Not much information is available about left-handed pitcher Kai Liu and catcher Zhenwang Zhang, both 19. Both players, whom the Yankees will introduce at a July 6 press conference, have played in China’s six-team professional league. Zhang, who has won three titles with the Tianjin Lions, appeared briefly in one game of last spring’s World Baseball Classic, but did not bat.

Just last month, MLB representatives traveled to China to talk about the Chinese Baseball League, the possible return of baseball to the Olympic Games (in 2016 or 2020,) and even Major League exhibitions on Chinese soil. The importance MLB places on building a presence in China can be measured by a glance at the trip’s participants, among them the CEOs of three Major League teams, including the Red Sox’ Larry Lucchino, plus Bud Selig’s right-hand man, MLB COO Bob DuPuy.

What’s at stake is a massive, practically untouched economy. When it comes to American sports in China, everyone’s playing catch-up to the NBA. Fans who remember the long bargaining process that brought Yao Ming to the Houston Rockets know how deeply political bureaucracy colors relations between China and the outside world. Yet the question of whether it’s worth the effort has already been answered; now the only question is, “How?”

It’s more than possible that Liu and Zhang will never play under the Major League spotlight. But their signings represent a landmark event in what promises to be a long and important relationship between MLB and China (and represents the starting gun in the race to China between the Yankees, the Red Sox, and Everyone Else.)

In 1951, when Cuban dandy Minnie Minoso came to the Chicago White Sox, the game’s storied history was similarly devoid of Latin players. By 1965, no fewer than eight Latinos were on the All-Star team.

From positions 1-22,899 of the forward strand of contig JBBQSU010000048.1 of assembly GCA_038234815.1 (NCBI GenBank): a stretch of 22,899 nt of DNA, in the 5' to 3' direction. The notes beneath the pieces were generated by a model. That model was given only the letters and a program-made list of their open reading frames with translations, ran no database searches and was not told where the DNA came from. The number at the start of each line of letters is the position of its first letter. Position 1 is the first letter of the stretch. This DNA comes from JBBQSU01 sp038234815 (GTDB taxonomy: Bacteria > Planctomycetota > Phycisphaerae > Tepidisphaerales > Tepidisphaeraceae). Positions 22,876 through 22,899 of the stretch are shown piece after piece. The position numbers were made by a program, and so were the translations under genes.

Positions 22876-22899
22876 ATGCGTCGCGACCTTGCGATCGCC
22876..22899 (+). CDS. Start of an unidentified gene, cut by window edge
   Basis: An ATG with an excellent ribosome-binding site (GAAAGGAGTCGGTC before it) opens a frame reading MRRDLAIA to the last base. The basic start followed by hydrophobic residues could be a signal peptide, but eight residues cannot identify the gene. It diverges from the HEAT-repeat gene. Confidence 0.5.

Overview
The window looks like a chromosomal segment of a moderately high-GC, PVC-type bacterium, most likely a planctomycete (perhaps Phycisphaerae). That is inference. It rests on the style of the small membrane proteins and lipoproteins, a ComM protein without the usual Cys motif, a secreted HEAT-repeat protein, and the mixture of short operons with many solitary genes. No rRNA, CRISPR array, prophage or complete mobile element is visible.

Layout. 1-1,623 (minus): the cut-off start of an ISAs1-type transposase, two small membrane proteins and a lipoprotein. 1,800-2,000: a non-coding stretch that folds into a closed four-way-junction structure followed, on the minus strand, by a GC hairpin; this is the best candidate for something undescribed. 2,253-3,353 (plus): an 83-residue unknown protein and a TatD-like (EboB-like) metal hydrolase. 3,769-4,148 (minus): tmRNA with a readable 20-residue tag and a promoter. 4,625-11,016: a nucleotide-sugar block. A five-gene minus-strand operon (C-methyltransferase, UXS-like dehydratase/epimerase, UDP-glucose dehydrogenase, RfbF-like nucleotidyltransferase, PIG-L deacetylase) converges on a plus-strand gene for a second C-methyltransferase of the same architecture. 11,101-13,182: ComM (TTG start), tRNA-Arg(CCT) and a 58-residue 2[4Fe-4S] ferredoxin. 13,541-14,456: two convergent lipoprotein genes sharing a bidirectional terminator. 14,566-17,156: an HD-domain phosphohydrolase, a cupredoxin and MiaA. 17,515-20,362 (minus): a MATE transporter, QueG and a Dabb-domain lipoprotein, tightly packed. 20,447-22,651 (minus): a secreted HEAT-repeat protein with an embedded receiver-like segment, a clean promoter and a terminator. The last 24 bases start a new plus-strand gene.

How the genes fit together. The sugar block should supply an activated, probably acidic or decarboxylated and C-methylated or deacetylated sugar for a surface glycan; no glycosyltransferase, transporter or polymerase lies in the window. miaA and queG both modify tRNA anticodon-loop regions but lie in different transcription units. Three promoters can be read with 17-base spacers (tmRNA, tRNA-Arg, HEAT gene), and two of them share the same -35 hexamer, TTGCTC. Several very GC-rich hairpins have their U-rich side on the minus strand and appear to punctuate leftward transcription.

Neither Liu nor Zhang is the first Chinese player to be signed by a Major League team; instead, their signings represent the first successful attempt to bring Chinese players to the U.S. through the proper channels. The Seattle Mariners – who were owned by Nintendo magnate Hiroshi Yamauchi from 1992 to 2004, and have been active in the Pacific Rim since Kazuhiro Sasaki and Ichiro Suzuki won the 21st century’s first two AL Rookie of the Year awards – signed Chinese pitcher Wang Chao in 2002. But that signing, done without the permission of the Chinese Baseball Association, was not considered legitimate.

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June 19, 2007   No Comments

Beware the Ides of June

Batter up June 17th, 2007
Just as the soothsayer whispered to Julius Caesar, ”Beware the ides of March” any baseball team leading its division this month best beware the ides of June.
Call it a June Swoon or merely a correction in the market, but many of the division leaders who seemed so untouchable just two weeks ago all of a sudden are coming back to the pack.
The Mets and Red Sox have seen comfortable division leads reduced due to the lack of consistent hitting.

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June 17, 2007   No Comments